December 16, 2008
Book Review: One Hundred and Forty Five Stories in a Small Box
McSweeney's has released a box set of short stories by three of the McSweeneyest writers around. Sarah Manguso, Dave Eggers, and Deb Olin Unferth gather their shortest of short stories for this hodgepodge collection. I like to think I'm usually ahead of the curve with all things hip and McSweeney. But I had no idea this had existed until I received it as a birthday gift. I'm glad I did.
Sarah Manguso's Hard To Admit And Harder to Escape is brimming with one page ellipses of a life ranging from bittersweet childhood trials to drunken adulthood escapades. As a whole Hard to Admit reminds us that it's the mundane, insignificant moments in life that seem to forever haunt our memories. I would support this with highlights from the book but the stories being title-less I would be forced into writing such things as: "This one story about a gerbil..." or "This other one was about the guy taking off his wedding ring..." (Both in the book). I don't want to have to do that. So, moving on...
How The Water Feels To The Fishes is not unfamiliar territory for Dave Eggers who has taken upon himself to re-educate America on the art of the short story. Dave himself writes them rather well. His stories are exponentially longer than Sarah's, two to three pages in this collection, and Fishes seeks to question conventional inner thought and tries to illuminate paths that were not seen before. Pretty grandiose for such a tiny collection, tiny even for short story anthologies. In his book Eggers changes the points of view in the stories from men to women, old to young and in doing so, he asks readers to do the same within themselves. A highlight for me is "Old Enough" which tells of a young man who longs to be much older so he can finally be the man he has always wanted to become (Don't read to much into that).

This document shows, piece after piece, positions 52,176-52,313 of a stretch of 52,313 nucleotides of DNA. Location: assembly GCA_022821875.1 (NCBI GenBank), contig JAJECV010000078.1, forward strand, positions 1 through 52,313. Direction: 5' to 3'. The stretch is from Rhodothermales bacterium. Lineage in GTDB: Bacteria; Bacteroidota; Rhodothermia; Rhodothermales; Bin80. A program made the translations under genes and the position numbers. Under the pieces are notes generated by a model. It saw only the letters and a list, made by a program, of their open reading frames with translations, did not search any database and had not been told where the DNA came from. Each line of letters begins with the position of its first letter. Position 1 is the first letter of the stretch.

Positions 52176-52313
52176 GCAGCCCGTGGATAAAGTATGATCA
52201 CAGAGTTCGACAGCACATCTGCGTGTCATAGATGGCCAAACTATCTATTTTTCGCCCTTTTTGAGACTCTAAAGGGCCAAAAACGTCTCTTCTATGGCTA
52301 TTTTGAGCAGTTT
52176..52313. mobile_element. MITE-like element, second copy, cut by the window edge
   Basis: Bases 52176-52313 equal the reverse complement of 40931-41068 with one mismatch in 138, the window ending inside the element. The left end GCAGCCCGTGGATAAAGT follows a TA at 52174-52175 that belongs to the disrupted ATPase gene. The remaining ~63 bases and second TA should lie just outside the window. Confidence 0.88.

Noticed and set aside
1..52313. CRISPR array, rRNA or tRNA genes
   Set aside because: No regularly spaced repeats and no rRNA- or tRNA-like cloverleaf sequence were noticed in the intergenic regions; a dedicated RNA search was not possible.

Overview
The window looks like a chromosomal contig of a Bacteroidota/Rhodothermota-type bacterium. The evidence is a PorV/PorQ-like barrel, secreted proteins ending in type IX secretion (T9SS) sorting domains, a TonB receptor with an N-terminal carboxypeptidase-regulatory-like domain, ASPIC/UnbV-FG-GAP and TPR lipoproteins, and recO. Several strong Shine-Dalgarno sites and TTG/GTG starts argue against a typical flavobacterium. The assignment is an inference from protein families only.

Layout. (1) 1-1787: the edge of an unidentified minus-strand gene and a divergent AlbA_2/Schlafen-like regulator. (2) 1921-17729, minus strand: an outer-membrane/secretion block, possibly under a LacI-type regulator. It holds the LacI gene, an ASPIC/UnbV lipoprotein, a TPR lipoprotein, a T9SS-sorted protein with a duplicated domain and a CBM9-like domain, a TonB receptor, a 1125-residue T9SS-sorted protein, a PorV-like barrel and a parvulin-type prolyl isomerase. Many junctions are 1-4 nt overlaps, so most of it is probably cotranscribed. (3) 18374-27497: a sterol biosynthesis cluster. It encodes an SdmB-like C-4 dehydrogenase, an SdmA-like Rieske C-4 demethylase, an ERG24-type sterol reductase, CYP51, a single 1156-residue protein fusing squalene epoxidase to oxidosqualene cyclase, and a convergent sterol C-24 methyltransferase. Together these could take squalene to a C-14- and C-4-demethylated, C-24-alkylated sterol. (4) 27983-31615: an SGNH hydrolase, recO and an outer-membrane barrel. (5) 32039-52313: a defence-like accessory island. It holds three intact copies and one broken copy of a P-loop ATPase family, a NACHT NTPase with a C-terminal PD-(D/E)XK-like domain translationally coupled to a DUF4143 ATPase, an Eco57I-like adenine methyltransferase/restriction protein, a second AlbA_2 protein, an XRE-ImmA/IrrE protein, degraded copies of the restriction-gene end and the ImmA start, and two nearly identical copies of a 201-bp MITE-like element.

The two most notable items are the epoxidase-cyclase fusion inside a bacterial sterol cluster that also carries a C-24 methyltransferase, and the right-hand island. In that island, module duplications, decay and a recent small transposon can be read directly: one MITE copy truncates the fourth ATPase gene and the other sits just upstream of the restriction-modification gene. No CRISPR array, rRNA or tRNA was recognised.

As the first two books assume very little, Deb Olin Unferth 's Minor Robberies assumes that it's speaking to an educated audience. The stories are longer, the book is the thickest of the three, and she writes with a knowing wink and a nod to the story's characters, to the reader, to herself. Like a good movie that's just twenty minutes too long, a couple of the stories in Minor seem rather lost and end up plain fizzling. Although there is more good ones than fizzliy ones in her book. "The Present of Concern" is a jealously written story of envy and embarrassment that any woman could relate to ( Or I would guess, I don't really know, and I'm not arrogant enough to think I know what it's like to be a woman, just to be clear).
If that isn't enough to convince you to buy the set, it comes in a really nifty illustrated and gold leafed box to hold them all in. It is so cool looking altogether, that if you were to place the box on your coffee table or mantle, guests would come into your home, see it and be forced to ask themselves: "Am I awesome enough to be in this person's home?"
The McSweeney's Box Set will coolly answer for them: No, no you're not.